IP PBXs are based on the open SIP standard. You can now mix and match any SIP hardware or software phone with any SIP-based IP PBX, PSTN Gateway or VOIP provider. In contrast, a proprietary phone system often requires proprietary phones to use advanced features, and proprietary extension modules to add features.
Reason #6: Scalable
Proprietary systems are easy to outgrow: Adding more phone lines or extensions often requires expensive hardware modules. In some cases you need an entirely new phone system. Not so with an IP PBX: a standard computer can easily handle a large number of phone lines and extensions – just add more phones to your network to expand!
Reason #7: Better customer service & productivity
With an IP PBX you can deliver better customer service and better productivity: Since the telephone system is now computer-based you can integrate phone functions with business applications. For example: Bring up the customer record of the caller automatically when you receive his/her call, dramatically improving customer service and cutting cost by reducing time spent on each caller. Outbound calls can be placed directly from Outlook, removing the need for the user to type in the phone number.
Reason #8: Twice the phone system features for half the price
Since an IP PBX is software-based, it is easier for developers to add and improve feature sets. Most VOIP phone systems come with a rich feature set, including auto attendant, voice mail, ring groups, advanced reporting and more. These options are often very expensive in proprietary systems.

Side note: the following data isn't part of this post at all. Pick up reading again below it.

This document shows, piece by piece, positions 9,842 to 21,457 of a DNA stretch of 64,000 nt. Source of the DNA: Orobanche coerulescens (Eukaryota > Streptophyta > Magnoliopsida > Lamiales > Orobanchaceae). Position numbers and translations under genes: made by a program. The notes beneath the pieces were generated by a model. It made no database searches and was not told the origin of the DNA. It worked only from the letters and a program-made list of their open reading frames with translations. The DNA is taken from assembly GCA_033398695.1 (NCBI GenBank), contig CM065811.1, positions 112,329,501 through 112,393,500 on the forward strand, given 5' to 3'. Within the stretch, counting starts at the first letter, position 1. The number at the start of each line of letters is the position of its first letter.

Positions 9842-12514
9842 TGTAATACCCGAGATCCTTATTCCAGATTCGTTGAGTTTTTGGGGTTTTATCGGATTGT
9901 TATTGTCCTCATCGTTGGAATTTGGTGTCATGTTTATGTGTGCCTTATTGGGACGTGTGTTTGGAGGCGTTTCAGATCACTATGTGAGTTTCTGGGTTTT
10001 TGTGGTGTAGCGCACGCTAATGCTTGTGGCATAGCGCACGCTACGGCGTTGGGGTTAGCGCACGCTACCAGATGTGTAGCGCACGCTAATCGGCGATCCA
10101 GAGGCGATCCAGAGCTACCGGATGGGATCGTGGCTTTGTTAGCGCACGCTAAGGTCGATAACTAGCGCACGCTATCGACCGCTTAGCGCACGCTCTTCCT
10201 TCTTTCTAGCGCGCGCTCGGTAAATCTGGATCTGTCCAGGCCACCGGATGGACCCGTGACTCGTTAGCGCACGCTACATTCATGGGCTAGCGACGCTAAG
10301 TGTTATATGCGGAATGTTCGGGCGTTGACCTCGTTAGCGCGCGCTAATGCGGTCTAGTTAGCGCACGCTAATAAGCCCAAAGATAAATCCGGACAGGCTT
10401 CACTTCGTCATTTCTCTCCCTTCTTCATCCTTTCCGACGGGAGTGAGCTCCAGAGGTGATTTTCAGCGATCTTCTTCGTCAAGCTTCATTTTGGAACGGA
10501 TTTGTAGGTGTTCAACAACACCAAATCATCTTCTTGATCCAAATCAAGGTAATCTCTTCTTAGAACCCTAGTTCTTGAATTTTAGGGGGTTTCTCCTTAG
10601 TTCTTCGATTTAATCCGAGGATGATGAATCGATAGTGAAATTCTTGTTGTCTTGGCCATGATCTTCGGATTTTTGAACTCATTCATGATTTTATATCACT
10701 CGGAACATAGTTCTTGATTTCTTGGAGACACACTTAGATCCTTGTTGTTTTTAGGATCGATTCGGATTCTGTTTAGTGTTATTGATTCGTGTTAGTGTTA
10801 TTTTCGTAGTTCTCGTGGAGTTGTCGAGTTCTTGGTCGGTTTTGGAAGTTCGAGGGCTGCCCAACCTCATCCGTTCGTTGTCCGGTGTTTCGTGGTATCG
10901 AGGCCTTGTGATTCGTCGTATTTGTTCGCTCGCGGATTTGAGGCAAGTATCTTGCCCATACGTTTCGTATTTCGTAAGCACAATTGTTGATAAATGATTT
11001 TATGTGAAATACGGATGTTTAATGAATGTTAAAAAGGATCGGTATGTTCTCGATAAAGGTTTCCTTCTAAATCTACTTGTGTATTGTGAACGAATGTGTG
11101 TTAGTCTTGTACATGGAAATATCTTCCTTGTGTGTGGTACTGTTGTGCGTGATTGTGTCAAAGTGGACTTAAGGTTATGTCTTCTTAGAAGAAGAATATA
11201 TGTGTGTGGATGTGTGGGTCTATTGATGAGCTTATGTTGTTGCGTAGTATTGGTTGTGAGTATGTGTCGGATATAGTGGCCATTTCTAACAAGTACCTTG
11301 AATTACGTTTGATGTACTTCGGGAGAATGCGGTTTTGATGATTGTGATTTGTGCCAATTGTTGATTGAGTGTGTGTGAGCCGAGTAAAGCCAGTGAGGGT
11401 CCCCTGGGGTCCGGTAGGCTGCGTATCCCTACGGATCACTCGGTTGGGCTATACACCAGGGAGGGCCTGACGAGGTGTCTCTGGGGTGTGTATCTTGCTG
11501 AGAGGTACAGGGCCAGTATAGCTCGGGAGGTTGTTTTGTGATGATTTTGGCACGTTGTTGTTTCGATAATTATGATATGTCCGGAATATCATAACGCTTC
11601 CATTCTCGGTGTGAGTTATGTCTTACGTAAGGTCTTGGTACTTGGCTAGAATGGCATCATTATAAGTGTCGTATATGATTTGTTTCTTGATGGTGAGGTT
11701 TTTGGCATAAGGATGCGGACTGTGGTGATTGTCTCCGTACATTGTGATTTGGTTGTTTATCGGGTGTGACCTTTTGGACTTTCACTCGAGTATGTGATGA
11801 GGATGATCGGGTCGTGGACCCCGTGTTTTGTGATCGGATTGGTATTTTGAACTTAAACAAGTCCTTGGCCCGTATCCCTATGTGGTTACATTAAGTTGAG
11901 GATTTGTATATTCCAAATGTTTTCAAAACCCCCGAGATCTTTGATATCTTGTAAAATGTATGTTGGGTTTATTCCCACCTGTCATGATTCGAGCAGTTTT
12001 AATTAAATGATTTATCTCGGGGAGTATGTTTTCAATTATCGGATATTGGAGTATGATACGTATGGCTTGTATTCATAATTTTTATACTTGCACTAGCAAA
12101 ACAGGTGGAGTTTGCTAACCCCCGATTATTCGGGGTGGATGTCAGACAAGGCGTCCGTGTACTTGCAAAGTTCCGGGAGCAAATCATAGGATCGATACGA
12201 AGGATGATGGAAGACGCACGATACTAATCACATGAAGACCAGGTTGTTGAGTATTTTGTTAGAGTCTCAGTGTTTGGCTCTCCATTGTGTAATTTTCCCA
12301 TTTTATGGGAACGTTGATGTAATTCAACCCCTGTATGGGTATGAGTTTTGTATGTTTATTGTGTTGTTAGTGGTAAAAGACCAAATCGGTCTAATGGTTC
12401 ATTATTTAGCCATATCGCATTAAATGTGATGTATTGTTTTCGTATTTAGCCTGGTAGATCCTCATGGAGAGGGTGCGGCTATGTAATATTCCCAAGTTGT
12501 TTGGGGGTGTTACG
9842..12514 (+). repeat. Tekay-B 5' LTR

Reason #9: Allow hot desking & roaming
Hot desking – the process of being able to easily move offices/desks based on the task at hand, has become very popular. Unfortunately traditional PBXs require extensions to be re-patched to the new location. With an IP PBX the user simply takes his phone to his new desk – No patching required!
Users can roam too – if an employee has to work from home, he/she can simply fire up their SIP software phone and are able to answer calls to their extension, just as they would in the office. Calls can be diverted anywhere in the world because of the SIP protocol characteristics!
Reason #10: Better phone usability: SIP phones are easier to use
Employees often struggle using advanced phone features: Setting up a conference, transferring a call – On an old PBX it all requires instruction.
Not so with an IP PBX – all features are easily performed from a user friendly Windows GUI. In addition, users get a better overview of the status of other extensions and of inbound lines and call queues via the IP PBX Windows client. Proprietary systems often require expensive ‘system’ phones to get an idea what is going on on your phone system. Even then, status information is cryptic at best.
An investment in a software based IP PBX makes a lot of sense, not only for new companies buying a phone system, but also for companies who already have a PBX. An IP PBX delivers such significant savings in management, maintenance, and on going call costs, that any company should be looking at upgrading to an IP PBX.